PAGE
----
When Reebok launched into the aerobics market in 1982 with the Freestyle sneaker, women were just beginning to explore the power that comes through fitness, and the brand was able to tap into that movement. Now it’s doing it again.
Today, the Boston-based label is unveiling a global brand campaign starring many of its biggest female partners, from superstars such as Gal Gadot, Gigi Hadid and Ariana Grande to fitness figures like twotime CrossFit champion Katrin Davidsdottir.
The advertisements, which will appear online and in major global markets throughout the year, feature the women clad in workout gear, posing on a stark white background. Painted around them in bold black letters are inspiring messages such as “Change the narrative, change the future.”
According to chief marketing officer Melanie Boulden, the campaign is intended to give women a voice in today’s world. “This brand has been celebrating women for a long time,” she said, “and this campaign is just another step in our efforts to empower women.”
Click through this slideshow to see more stars in the campaign>>
The marketing initiative is, in a sense, the manifestation of efforts that have been going on behind the scenes at Reebok for nearly two years.
Corinna Werkle, VP of women’s, recalled that the brand recognized an opportunity with female customers to offer performance and style, and has made that consumer its priority. “Everything we do now will happen through the lens of her,” she said.
One of its first steps was to build a roster of ambassadors to represent that fusion of fitness and fashion. First came Hadid in 2016, followed by Gadot and Grande, and numerous other entertainment and sports stars.
Recently, Grande shared with FN that Reebok’s brand values were a big draw in deciding to partner. “I love the Reebok family because we both value diversity and encouraging people to be the truest versions of themselves,” she said. “My fans are everything; they inspire me daily by embracing their own individualities and letting their beautiful lights shine.”
In addition to the ads launching this week, Grande has starred in the brand’s spring ’18 campaign and last month premiered the video for her newest single, “The Light Is Coming,” on Reebok’s website.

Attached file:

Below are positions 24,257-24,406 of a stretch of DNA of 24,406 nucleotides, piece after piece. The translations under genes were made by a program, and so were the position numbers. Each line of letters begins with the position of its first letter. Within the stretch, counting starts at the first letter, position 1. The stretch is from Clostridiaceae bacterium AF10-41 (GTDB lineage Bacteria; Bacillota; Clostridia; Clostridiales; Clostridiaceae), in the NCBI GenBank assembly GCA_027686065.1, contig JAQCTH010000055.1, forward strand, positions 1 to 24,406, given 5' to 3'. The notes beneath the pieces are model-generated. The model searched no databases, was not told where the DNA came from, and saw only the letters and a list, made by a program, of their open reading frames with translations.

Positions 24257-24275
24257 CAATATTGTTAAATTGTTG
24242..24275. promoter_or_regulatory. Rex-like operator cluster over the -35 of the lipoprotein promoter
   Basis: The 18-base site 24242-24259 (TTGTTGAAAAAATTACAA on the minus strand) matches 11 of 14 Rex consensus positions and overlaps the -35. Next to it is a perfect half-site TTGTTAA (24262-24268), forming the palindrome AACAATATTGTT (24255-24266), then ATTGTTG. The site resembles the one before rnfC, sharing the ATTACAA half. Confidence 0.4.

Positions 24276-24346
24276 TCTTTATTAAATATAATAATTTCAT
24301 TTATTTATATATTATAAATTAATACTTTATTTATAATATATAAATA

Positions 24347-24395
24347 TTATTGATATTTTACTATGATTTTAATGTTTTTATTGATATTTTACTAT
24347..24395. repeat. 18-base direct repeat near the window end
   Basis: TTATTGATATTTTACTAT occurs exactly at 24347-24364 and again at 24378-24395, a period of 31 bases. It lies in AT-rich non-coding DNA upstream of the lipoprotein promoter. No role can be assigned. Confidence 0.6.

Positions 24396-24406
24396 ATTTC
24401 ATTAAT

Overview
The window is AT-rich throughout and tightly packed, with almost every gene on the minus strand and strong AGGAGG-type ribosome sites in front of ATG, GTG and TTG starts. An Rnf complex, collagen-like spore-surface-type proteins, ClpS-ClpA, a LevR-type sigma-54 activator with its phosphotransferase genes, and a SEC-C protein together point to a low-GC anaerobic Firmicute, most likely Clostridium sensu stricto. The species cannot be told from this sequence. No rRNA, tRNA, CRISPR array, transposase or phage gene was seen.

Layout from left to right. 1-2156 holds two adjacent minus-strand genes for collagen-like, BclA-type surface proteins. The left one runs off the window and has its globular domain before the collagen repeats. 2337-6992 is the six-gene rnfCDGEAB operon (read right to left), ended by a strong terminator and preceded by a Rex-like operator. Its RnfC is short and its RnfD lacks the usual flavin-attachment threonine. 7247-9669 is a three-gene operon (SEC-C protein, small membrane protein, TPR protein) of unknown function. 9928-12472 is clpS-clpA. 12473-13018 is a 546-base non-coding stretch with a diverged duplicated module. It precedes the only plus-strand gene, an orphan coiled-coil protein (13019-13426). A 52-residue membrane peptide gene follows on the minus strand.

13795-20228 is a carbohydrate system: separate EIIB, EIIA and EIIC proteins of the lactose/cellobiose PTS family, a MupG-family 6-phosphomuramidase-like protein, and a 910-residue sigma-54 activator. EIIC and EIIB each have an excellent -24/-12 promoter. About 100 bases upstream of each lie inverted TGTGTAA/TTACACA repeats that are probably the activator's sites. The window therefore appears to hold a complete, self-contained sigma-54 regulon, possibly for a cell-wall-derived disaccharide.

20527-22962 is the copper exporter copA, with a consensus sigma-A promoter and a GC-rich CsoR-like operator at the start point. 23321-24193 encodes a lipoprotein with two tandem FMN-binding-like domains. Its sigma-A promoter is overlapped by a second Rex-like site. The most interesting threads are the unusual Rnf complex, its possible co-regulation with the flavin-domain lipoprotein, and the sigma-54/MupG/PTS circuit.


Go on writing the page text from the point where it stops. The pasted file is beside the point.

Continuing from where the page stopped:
The label has further strengthened its female viewpoint by teaming up with fashion designer Victoria Beckham. They are slated to release a footwear and apparel collab collection in November, and Werkle hinted about the look. “Everybody will expect that [Victoria] will come out with a typical look for her, but she will not. She will blow everyone away when she lands the product,” said Werkle.
For her part, Beckham sees plenty of opportunity in partnering with the athletic brand. At the two-day Forbes Women’s Summit in June (which Reebok helped sponsor), she told the crowd, “All around the globe, everyone knows Reebok, so I will be able to reach out to customers in these parts of the world where I haven’t been able to. My brand is significantly bigger than my business. My business is still quite small, so Reebok will enable me to reach out to a whole new customer.”
Reebok’s efforts in recent years to create marketing and product that connect with women seem to be paying off. President Matt O’Toole revealed to FN in May that its revenue is almost evenly split between men and women.
“It’s a startling statistic that participation is relatively equal between men and women in terms of living an active lifestyle, yet sales are overwhelmingly male in this industry,” he said. “So what it says is, women aren’t finding what they’re looking for.”
And Reebok is not merely giving lip service to the female-empowerment movement; it is making a larger commitment to the cause, starting inside its company ranks.
This year, the company welcomed three female leaders to the organization: Boulden; Nike veteran Karen Reuther, who will serve as global creative director; and VP of global operations Erika Swan. With those appointments, the label reached a milestone unmatched in the athletic footwear industry: 50 percent representation for women on its executive team.
“We need diversity of thought and experience at every level in the organization to produce innovative products and experiences for our consumer,” said O’Toole, “and it starts at the very top.”